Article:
How to Transform Your Pain Into Something Beautiful
Since pain is inevitable, why not use it to create value?
Posted June 12, 2022 | Reviewed by Devon Frye
- When we embrace pain, lean into it, and honor it, we begin to heal.
- Disowned pain is a burden on the body that strains and handicaps, and frequently fuels self-destructive behaviors, such as substance abuse.
- Transform your pain by expressing it creatively, sharing it, or participating in a mutual support group.
Sooner or later, we all face dark periods in our lives. Times when we feel alone and lost. Times when the simplest tasks, such as leaving the house, can feel impossible.
As long as we are alive, there will be pain. The pain of grief, rejection, financial hardship, illness; the list goes on and on. Sometimes we experience emotional pain caused by anxiety or fear; perhaps unknowns about our future plague us. Other times our pain appears shrouded in mystery, a dark cloud of depression or melancholy that won’t go away.
Ways of Facing Pain
Human beings have always wrestled with pain. We could say that spiritual practices were born from a wish for comfort during desperate times. Prayer, meditation, and spirituality certainly can soothe us when pain is overwhelming.
When we embrace pain, lean into it, and allow our tears to flow, pain moves through us like water through a tube. When we ignore our pain, it gets stuck; the tube becomes clogged. When that happens, pain becomes trapped in our bodies and starts to eat away at our minds and sense of well-being.
The Perils of Disowned Pain
From time to time, we all become prisoners of pain by refusing to acknowledge it. When faced with a painful situation, like small children, we may say, “That didn’t hurt,” when we know it indeed did.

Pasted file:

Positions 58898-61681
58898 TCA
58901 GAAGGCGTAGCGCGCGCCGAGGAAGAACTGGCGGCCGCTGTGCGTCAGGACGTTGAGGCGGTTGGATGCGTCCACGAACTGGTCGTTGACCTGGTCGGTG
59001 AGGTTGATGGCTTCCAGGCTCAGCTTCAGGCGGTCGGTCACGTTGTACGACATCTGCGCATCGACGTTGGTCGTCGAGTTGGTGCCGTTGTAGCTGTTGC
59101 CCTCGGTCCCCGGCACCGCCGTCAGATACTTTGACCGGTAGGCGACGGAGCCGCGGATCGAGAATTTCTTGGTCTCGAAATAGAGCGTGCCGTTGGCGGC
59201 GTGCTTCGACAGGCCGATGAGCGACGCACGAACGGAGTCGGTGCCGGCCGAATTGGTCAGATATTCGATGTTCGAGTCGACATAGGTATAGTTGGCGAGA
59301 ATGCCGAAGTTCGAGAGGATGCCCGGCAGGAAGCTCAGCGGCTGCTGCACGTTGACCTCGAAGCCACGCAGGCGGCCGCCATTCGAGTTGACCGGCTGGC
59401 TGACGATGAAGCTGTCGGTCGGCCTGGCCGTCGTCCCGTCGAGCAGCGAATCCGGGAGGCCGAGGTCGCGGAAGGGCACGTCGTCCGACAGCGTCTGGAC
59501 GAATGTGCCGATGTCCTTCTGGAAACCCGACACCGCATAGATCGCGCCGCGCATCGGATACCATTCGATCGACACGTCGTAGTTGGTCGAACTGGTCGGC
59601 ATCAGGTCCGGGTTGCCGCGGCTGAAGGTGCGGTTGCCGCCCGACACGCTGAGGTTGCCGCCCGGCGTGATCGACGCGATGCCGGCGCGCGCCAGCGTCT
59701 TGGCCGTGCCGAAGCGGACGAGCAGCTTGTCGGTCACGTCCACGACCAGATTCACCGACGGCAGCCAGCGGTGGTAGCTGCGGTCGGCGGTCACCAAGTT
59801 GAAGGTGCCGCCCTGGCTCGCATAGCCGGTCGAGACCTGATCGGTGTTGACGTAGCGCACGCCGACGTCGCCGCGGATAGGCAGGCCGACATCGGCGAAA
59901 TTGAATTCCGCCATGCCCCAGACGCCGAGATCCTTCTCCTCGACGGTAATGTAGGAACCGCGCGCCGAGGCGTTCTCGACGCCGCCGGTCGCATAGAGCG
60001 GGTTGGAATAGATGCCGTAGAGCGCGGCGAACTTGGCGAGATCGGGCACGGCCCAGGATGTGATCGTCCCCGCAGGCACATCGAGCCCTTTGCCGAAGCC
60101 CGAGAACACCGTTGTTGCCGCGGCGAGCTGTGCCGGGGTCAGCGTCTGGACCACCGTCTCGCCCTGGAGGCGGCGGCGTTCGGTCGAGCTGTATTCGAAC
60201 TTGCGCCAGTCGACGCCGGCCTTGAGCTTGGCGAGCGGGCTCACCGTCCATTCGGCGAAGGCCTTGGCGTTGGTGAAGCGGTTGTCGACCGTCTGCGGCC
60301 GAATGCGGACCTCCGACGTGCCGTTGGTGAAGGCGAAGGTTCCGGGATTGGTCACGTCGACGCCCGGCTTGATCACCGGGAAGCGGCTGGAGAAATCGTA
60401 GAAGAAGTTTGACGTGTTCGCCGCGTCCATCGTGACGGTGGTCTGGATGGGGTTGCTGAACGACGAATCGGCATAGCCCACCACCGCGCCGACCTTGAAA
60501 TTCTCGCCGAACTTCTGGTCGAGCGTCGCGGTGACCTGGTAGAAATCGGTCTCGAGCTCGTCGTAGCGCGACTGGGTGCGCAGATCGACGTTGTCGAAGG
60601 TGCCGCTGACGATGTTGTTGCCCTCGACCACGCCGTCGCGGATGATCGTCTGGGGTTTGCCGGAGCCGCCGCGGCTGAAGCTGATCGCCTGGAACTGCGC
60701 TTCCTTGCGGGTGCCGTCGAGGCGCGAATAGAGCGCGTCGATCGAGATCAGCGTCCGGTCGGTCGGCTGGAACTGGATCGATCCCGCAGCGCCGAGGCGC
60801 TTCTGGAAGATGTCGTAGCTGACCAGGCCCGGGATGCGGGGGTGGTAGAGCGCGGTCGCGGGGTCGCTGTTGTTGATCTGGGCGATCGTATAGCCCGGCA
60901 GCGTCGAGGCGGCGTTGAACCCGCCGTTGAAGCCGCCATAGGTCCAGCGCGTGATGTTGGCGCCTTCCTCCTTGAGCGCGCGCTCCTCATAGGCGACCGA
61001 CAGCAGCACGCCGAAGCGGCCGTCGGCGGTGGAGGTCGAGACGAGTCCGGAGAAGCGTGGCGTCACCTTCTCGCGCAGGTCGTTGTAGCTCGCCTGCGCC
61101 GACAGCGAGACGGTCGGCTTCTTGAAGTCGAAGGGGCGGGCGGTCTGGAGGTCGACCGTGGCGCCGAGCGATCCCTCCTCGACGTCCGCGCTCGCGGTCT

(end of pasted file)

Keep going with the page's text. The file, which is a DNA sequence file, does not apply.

Disowned pain is a burden on the body; it strains and handicaps us. After all, there’s a limit to how much pain the body can hold. Somatic symptoms such as body aches, sleeplessness, panic, or obsessions may appear. When stored too long, our pain may ambush us, triggering us to make regretful decisions, nudging us down the path of self-destruction.
Sadly, disowned pain frequently leads to more significant and complicated pain. Self-medicating with drugs or alcohol, overeating or under-eating, and acting out sexually or retreating into social isolation are ways that disowned pain manifests and generates imbalances in our lives.
Transforming Pain into Something Beautiful
Since pain is inevitable, why not use it to create value? Here are three ways you can take your pain out of storage and transform it into something beautiful:
1. Turn your pain into creativity.
Artists are the most skilled at transforming pain into forms of expression that move and inspire us. Some of the most incredible music, dance, poetry, literature, films, and paintings sprang from someone's pain.
For example, I have a poetry collection by a particular poet I love. But there is one book that stands out. It moves me to tears more than any others. When researching the poet’s life, I discovered she wrote that book after her daughter’s death. She poured her pain onto the page and transformed it into poetry. The end product offered relief to her and left behind poetry of grief that touches the soul of anyone struggling with loss. (See "Finding Purpose in Your Pain")
2. Share your pain.
Shakespeare wrote, “The grief that does not speak whispers the o'erfraught heart and bids it break.” In other words, speaking about your pain, sharing it, and accepting comfort from others, is the first step to healing.
After psychotherapy sessions filled with tears and anguish, patients often say, “I feel so much better.” Putting their pain into words, making room for it, honoring it, even momentarily, always offers relief.
Personally, when my heart feels broken, I crave solitude, walks by the waterfront, or books of poetry. Self-reflection and mindfulness nurture healing, but they are not enough. I don’t truly heal until I share my pain with others. Isolation is a typical response to pain but becomes problematic if it goes on too long. Reaching out to others and breaking your silence, is curative and necessary.
3. Give back.
There are endless examples of people who took their pain and turned it into a mission to help others. By sharing your pain, you help others feel less alone. Speaking your pain to others triggers an exchange of positive energy and psychic healing. Mutual support groups such as AA or Alanon are beautiful examples of this; therapy groups can also be a wonderful option.
The altruistic impulse may not make headlines, but it is one of the best tonics for pain. (See "Signs You Need A Lifestyle Change")